We agree with the trial court that it, as the court in which the judgment is registered, may grant relief under Rule 60(b). Winfield Associates v. Stonecipher, 10 Cir., 429 F.2d 1087, is not in point. There, after a default judgment entered in Illinois had been registered in Kansas, the plaintiff brought an independent action in Kansas attacking the default judgment.
We are convinced that the trial court erred in applying the Kansas long arm statute and in holding that under International Shoe Company v. Washington, 326 U.S. 310, 66 S.Ct. 154, 90 L.Ed. 95, Rector and Dunlap did not have sufficient contacts in Kansas to justify the jurisdiction of the Kansas court. The Colorado court has confused jurisdiction and venue. Section 1404(a), 28 U.S.C. reads:
"For the convenience of the parties and witnesses, in the interest of justice, a district court may transfer any civil action to any other district or division where it might have been brought."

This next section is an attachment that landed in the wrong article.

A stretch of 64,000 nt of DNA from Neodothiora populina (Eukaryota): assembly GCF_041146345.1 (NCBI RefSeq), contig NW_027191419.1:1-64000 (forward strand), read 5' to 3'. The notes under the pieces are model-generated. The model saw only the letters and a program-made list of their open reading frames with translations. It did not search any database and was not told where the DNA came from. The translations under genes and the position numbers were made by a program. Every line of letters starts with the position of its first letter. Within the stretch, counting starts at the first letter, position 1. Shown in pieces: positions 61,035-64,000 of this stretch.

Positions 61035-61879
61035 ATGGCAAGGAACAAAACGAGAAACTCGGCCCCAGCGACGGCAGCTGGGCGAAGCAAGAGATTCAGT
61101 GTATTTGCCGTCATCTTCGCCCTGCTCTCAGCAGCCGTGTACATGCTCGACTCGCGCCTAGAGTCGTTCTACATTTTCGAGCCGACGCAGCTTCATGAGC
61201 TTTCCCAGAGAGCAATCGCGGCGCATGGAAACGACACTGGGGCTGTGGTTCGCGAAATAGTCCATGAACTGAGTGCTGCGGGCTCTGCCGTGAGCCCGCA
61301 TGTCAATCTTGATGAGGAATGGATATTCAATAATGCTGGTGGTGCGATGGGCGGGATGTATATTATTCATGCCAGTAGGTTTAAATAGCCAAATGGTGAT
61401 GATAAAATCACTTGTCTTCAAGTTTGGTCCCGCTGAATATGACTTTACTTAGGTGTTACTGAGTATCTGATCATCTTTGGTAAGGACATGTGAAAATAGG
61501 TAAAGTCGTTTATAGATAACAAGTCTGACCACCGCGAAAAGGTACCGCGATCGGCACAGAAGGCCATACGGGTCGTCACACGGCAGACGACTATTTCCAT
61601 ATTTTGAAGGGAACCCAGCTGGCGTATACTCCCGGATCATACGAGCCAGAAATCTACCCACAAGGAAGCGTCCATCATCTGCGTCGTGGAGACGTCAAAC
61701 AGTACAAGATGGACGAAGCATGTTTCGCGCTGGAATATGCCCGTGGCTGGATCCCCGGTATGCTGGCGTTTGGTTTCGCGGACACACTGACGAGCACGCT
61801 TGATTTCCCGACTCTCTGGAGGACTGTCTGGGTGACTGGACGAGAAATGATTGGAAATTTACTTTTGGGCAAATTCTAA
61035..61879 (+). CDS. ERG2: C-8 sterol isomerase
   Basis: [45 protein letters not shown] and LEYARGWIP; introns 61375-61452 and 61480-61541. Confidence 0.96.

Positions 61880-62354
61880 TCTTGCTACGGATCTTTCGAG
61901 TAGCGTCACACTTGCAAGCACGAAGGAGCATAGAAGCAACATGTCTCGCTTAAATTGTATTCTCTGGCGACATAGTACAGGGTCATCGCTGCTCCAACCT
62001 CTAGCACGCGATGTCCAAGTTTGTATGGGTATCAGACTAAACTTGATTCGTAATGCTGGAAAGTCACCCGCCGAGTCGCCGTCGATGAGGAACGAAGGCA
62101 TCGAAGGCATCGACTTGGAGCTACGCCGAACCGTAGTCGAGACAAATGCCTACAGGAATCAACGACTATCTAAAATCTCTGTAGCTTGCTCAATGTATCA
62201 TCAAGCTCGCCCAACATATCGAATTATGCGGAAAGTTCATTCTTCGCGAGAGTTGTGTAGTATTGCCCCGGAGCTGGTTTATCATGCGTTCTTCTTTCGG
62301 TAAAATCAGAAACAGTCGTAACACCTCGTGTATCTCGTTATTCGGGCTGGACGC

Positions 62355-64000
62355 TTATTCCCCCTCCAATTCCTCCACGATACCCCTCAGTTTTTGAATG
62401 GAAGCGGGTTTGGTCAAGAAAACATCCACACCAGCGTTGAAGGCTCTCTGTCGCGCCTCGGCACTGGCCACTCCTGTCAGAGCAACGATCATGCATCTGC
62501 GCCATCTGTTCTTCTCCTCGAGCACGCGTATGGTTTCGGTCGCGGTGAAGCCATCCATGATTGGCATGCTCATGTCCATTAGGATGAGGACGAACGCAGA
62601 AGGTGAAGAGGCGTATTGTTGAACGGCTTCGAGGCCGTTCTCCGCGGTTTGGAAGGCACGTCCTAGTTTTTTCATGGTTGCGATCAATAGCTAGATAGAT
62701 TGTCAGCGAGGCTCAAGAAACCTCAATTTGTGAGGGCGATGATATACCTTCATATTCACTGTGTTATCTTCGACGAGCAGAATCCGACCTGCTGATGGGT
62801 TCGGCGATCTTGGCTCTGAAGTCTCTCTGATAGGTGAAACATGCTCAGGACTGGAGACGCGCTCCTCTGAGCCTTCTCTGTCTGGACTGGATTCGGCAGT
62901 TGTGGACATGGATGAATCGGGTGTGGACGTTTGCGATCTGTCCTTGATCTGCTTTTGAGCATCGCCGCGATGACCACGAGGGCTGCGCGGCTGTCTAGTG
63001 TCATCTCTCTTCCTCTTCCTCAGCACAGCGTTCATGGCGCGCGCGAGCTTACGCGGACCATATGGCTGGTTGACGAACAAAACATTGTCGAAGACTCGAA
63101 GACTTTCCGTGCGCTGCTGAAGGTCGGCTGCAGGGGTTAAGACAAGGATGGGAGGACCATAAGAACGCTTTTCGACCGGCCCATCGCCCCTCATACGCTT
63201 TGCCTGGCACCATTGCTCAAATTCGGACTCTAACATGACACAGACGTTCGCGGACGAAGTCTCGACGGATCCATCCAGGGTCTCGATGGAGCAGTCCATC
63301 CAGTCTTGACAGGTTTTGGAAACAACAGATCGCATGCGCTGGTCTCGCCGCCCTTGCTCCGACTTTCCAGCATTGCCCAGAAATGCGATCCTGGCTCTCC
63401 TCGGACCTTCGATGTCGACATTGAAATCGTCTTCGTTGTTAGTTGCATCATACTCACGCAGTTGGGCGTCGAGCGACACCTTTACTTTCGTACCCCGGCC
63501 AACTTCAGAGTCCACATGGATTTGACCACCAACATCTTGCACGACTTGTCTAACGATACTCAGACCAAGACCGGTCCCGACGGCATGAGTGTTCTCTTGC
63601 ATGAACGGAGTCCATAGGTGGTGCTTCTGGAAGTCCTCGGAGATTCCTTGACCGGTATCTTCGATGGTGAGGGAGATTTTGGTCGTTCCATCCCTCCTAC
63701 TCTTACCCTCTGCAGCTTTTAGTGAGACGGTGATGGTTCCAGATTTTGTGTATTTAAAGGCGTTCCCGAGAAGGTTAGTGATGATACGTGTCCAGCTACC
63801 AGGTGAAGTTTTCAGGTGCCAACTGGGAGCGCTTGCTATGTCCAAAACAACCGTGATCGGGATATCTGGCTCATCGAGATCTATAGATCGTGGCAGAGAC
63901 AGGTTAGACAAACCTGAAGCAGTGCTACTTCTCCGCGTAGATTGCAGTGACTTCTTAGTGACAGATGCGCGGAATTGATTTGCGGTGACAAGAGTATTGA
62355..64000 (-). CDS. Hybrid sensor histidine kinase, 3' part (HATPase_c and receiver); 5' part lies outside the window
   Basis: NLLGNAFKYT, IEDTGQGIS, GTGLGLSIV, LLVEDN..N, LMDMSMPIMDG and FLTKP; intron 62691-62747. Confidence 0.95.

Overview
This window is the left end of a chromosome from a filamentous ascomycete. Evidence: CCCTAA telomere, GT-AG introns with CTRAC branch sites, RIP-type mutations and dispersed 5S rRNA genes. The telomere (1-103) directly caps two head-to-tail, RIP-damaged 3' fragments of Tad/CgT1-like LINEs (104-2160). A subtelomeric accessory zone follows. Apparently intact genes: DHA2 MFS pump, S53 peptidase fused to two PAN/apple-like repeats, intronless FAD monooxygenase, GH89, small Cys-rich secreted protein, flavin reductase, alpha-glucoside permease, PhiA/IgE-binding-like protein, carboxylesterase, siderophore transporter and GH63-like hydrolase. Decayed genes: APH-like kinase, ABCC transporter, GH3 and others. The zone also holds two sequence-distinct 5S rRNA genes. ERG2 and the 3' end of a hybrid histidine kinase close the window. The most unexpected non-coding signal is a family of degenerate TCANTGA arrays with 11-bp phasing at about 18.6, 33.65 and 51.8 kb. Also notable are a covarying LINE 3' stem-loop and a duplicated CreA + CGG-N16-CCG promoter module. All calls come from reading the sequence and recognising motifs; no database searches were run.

In Hoffman v. Blaski, 363 U.S. 335, 342-344, 80 S.Ct. 1084, 1088-1090, 4 L.Ed.2d 1254, the Supreme Court held that the phrase "where an action might have been brought" refers only to those districts and divisions where the plaintiff had a right to bring the suit originally, not those to which the defendant has consented. See also Hayman Cash Register Company v. Sarokin, 3 Cir., 669 F.2d 162, 165. Plaintiff could have brought suit originally in Kansas as it was the place where all defendants resided and where the claim of legal malpractice arose. The Supreme Court has said, Van Dusen v. Barrack, 376 U.S. 612, 623, 84 S.Ct. 805, 812, 11 L.Ed.2d 945: